The immediate neighbors, however,—the friends of the house—had smiled and passed on. They had no such forebodings. On the contrary nothing so diverting—nothing so enchanting—had happened around Kennedy Square in years. In fact, when one of these humorists began speaking about it, every listener heard the story in a broad grin. Some of the more hilarious even nudged each other in the waist-coats and ordered another round of toddies—for two or three, or even five, if there were that number of enthusiasts about the club tables. When they were asked what it was all about they invariably shook their heads, winked, and kept still—that is, if the question were put by some one outside the magic circle of Kennedy Square.
All the general public knew was that men with bricks in hods had been seen staggering up the old staircase with its spindle banisters and mahogany rail; that additional operatives had been discovered clinging to the slanting roof long enough to pass up to further experts grouped about the chimneys small rolls of tin and big bundles of shingles; that plasterers in white caps and aprons, with mortar-boards in one hand and trowels in the other, had been seen chinking up cracks; while any number of painters, carpenters, and locksmiths were working away for dear life all over the place from Aunt Jemima’s kitchen to Todd’s bunk under the roof.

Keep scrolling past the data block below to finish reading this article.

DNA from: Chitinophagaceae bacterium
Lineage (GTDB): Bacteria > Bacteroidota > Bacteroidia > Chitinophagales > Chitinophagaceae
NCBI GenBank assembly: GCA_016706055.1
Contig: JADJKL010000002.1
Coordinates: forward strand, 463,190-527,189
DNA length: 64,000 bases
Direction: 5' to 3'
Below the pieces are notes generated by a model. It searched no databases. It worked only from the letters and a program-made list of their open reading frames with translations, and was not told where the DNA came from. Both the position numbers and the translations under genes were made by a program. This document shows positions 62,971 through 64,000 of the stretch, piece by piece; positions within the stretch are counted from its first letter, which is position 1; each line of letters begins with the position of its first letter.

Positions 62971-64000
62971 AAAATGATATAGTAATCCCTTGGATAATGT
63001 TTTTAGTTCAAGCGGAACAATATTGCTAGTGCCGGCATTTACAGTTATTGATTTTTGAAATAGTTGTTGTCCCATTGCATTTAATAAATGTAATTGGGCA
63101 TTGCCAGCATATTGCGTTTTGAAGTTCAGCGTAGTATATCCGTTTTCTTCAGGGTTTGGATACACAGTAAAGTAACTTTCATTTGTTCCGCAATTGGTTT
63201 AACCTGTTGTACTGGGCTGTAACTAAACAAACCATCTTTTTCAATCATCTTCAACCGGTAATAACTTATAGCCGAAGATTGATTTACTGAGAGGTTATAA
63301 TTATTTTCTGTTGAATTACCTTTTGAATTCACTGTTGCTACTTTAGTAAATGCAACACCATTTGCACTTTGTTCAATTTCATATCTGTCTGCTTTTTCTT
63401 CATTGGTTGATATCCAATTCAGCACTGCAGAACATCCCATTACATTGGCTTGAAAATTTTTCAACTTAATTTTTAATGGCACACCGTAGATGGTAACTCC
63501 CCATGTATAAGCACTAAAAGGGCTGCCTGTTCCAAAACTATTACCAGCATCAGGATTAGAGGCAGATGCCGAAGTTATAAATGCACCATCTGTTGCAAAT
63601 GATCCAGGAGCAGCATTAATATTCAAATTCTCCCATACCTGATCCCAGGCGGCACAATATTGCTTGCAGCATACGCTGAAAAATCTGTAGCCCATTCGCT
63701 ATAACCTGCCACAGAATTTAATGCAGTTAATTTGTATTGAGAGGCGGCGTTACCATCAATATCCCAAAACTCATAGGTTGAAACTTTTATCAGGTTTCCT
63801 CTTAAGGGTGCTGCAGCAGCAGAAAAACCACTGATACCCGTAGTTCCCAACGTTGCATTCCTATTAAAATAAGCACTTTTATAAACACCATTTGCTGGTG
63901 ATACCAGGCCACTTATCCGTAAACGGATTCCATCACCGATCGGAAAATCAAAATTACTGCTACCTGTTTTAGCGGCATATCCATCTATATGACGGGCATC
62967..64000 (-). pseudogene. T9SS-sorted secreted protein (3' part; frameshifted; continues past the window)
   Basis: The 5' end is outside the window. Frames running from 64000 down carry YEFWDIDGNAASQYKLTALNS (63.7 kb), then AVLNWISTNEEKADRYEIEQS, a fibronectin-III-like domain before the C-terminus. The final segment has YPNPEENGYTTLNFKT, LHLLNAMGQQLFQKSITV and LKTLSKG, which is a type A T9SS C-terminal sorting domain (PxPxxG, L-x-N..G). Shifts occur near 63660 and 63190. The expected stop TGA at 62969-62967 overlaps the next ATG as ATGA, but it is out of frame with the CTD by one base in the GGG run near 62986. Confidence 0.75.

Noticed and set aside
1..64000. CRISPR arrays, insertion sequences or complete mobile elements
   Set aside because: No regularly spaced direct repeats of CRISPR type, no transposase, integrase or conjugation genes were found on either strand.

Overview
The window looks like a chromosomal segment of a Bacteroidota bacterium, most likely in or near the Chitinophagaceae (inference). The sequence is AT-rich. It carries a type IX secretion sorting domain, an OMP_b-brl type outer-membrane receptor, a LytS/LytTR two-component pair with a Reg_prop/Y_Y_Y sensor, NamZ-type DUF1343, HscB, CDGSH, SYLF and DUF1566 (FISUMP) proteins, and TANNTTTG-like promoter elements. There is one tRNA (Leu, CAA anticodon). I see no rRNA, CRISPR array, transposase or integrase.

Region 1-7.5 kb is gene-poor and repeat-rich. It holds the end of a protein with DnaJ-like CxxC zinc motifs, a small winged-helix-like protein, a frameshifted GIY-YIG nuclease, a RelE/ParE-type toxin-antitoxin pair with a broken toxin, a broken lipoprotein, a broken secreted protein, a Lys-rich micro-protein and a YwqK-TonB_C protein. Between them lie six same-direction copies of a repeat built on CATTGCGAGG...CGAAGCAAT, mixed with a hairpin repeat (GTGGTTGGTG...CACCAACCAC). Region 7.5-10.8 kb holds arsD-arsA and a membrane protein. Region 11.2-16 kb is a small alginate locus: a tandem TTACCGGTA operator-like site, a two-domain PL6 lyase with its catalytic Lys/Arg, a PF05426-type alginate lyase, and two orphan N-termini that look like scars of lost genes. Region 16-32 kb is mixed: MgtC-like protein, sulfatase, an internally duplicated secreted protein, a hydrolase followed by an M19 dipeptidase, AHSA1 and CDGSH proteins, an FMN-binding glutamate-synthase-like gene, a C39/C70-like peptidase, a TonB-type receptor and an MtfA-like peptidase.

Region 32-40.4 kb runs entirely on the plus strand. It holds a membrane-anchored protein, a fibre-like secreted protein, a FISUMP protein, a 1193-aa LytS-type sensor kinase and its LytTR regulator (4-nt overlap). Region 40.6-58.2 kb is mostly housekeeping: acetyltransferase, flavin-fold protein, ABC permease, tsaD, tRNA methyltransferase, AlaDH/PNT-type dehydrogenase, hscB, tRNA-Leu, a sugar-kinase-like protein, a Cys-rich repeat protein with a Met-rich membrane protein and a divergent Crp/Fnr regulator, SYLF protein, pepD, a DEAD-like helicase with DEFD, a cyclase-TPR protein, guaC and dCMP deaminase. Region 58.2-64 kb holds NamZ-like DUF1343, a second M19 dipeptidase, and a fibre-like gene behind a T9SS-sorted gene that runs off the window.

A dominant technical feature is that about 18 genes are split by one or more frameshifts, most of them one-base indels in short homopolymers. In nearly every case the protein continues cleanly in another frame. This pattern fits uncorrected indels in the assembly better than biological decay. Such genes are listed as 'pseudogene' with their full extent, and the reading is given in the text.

In addition to all this curious wagons had been seen to back up to the curb, from which had been taken various odd-looking bundles; these were laid on the dining-room floor, a collection of paint pots, brushes, and wads of putty being pushed aside to give them room—and with some haste too, for every one seemed to be working overtime.
As to what went on inside the mansion itself not the most inquisitive could fathom: no one being permitted to peer even into Pawson’s office, where so large a collection of household goods and gods were sprawled, heaped, and hung, that it looked as if there had been a fire in the neighborhood, and this room the only shelter for miles around. Even Pawson’s law books were completely hidden by the overflow and so were the tables, chairs, and shelves, together with the two wide window-sills.
Nor did it seem to matter very much to the young attorney as to how or at what hours of the day or night these several articles arrived. Often quite late in the evening—and this happened more than once—an old fellow, pinched and wheezy, would sneak in, uncover a mysterious object wrapped in a square of stringy calico, fumble in his pocket for a scrap of paper, put his name at the bottom of it, and sneak out again five, ten, or twenty dollars better off. Once, as late as eleven o’clock, a fattish gentleman with a hooked nose and a positive dialect, assisted another stout member of his race to slide a very large object from out the tail of a cart. Whereupon there had been an interchange of wisps of paper between Pawson and the fatter of the two men, the late visitors bowing and smiling until they reached a street lantern where they divided a roll of bank-notes between them.